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WASHINGTON--A House panel Wednesday approved comprehensive mental health care benefits parity legislation, setting the stage for a future showdown with the Senate.
The measure, approved on a 33-9 vote by the Education and Labor Committee, mirrors in certain ways a measure approved in February by the Senate Health, Education, Labor and Pensions Committee.
The House bill introduced by Reps. Patrick Kennedy, D-R.I., and Jim Ramstad, R-Minn., like the Senate measure, would require group health care plans to provide the same cost-sharing requirements for mental health care services as they do for other medical conditions.
The two bills also would exempt small employers from the parity requirements, as well as employers whose mental health care costs increased by more than 1% as a result of upgrading their plans to meet the requirements laid down by the legislation.
However, the House bill differs from the Senate bill in at least two significant ways. While the Senate bill would pre-empt state laws mandating cost-sharing for mental health care services, the House bill would allow states to set stronger standards.
Additionally, while the Senate bill would leave it to employers to decide on which mental health care services they will cover, the House bill mandates that employer plans would have to provide coverage for any mental health disorder and illness listed in the psychiatric community's compendium of mental health disorders on the same basis as any other medical illness.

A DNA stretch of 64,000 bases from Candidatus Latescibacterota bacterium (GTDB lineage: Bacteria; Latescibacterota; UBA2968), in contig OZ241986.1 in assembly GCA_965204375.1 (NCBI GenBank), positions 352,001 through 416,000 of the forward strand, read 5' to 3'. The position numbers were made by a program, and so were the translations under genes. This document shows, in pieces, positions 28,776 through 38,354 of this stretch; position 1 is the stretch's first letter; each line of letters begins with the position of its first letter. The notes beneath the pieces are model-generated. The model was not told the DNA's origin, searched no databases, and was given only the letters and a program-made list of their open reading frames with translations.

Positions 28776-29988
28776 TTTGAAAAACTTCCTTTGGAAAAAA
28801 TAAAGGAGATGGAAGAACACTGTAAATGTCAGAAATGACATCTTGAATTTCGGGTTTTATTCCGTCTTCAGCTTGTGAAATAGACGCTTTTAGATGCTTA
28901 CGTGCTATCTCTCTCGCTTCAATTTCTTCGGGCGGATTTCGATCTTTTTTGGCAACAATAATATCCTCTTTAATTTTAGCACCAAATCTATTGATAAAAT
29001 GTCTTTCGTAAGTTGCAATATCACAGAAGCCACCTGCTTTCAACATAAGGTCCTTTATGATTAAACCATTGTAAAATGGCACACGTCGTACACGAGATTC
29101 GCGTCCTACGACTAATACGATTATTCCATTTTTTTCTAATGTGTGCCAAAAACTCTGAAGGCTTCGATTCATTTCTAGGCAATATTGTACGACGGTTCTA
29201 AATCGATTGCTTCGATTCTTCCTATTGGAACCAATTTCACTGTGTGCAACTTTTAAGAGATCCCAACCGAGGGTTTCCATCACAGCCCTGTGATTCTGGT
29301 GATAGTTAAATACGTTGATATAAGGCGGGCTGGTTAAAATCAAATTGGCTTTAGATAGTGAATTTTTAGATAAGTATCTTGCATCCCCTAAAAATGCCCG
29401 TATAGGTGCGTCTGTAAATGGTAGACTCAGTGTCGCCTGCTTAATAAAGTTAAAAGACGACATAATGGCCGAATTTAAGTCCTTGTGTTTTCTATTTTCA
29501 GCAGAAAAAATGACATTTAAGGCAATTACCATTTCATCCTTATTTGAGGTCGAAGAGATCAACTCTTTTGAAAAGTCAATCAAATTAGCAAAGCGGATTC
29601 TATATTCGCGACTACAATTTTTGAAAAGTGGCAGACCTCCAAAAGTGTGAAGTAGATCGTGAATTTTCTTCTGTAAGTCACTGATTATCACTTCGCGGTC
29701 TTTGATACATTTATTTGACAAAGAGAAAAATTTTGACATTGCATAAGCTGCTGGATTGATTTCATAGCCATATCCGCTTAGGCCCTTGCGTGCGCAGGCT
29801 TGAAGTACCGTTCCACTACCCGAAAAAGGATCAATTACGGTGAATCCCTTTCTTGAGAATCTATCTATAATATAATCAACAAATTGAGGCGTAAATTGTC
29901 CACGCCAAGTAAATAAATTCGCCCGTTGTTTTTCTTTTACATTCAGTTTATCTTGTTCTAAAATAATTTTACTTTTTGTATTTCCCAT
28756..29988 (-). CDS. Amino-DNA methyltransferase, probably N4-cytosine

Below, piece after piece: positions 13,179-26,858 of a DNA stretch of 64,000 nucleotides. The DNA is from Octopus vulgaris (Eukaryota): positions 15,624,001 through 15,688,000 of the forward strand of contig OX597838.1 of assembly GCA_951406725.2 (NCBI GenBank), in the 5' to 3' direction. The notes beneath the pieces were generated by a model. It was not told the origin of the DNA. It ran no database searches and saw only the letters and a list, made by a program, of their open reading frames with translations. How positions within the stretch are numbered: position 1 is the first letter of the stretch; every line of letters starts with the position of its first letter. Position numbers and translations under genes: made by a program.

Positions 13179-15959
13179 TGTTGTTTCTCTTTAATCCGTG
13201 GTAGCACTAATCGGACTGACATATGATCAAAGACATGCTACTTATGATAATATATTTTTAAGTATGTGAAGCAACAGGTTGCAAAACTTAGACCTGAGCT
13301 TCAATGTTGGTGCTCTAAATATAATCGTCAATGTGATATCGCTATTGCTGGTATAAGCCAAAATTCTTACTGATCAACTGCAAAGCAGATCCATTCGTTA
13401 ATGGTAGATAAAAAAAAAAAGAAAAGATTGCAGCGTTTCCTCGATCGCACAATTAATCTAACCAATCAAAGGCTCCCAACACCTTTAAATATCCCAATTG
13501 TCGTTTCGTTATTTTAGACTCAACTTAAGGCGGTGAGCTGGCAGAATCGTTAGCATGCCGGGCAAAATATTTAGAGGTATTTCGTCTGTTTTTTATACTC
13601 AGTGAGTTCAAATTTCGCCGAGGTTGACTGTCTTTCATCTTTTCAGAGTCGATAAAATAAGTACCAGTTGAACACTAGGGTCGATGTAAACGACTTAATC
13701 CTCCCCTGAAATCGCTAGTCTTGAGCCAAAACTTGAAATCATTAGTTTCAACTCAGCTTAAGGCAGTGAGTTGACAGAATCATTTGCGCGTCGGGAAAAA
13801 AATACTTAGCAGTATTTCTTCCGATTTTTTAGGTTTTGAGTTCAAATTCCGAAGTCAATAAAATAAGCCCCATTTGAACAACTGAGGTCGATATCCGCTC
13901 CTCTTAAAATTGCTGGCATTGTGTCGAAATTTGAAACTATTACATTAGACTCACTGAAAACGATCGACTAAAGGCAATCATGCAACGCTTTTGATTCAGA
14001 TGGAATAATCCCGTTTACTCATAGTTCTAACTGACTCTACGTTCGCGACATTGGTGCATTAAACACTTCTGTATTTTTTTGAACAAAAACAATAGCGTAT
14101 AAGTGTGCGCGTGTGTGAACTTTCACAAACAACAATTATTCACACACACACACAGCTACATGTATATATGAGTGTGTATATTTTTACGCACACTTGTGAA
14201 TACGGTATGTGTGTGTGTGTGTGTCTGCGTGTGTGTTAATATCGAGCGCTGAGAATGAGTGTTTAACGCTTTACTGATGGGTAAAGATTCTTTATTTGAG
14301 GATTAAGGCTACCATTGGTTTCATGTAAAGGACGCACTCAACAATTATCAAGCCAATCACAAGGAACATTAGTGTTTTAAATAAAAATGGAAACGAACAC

The Education and Labor Committee approval of the measure came after it rejected, on a 27-16 vote, a substitute bill--advanced by the panel's Republican members--whose provisions mirrored the HELP committee bill.
Several employer groups, including the American Benefits Council and the National Retail Federation, support the Senate bill, but are staunchly opposed to the House bill.
Under a 1996 law, which legislators have renewed several times, group health care plans cannot impose discriminatory annual or lifetime dollar limits on coverage for mental disorders. Plans, though, can, for example, impose higher copayments and coinsurance requirements for mental disorders than they do for other medical conditions.
It isn't known yet when the full Senate and House will take up the parity legislation.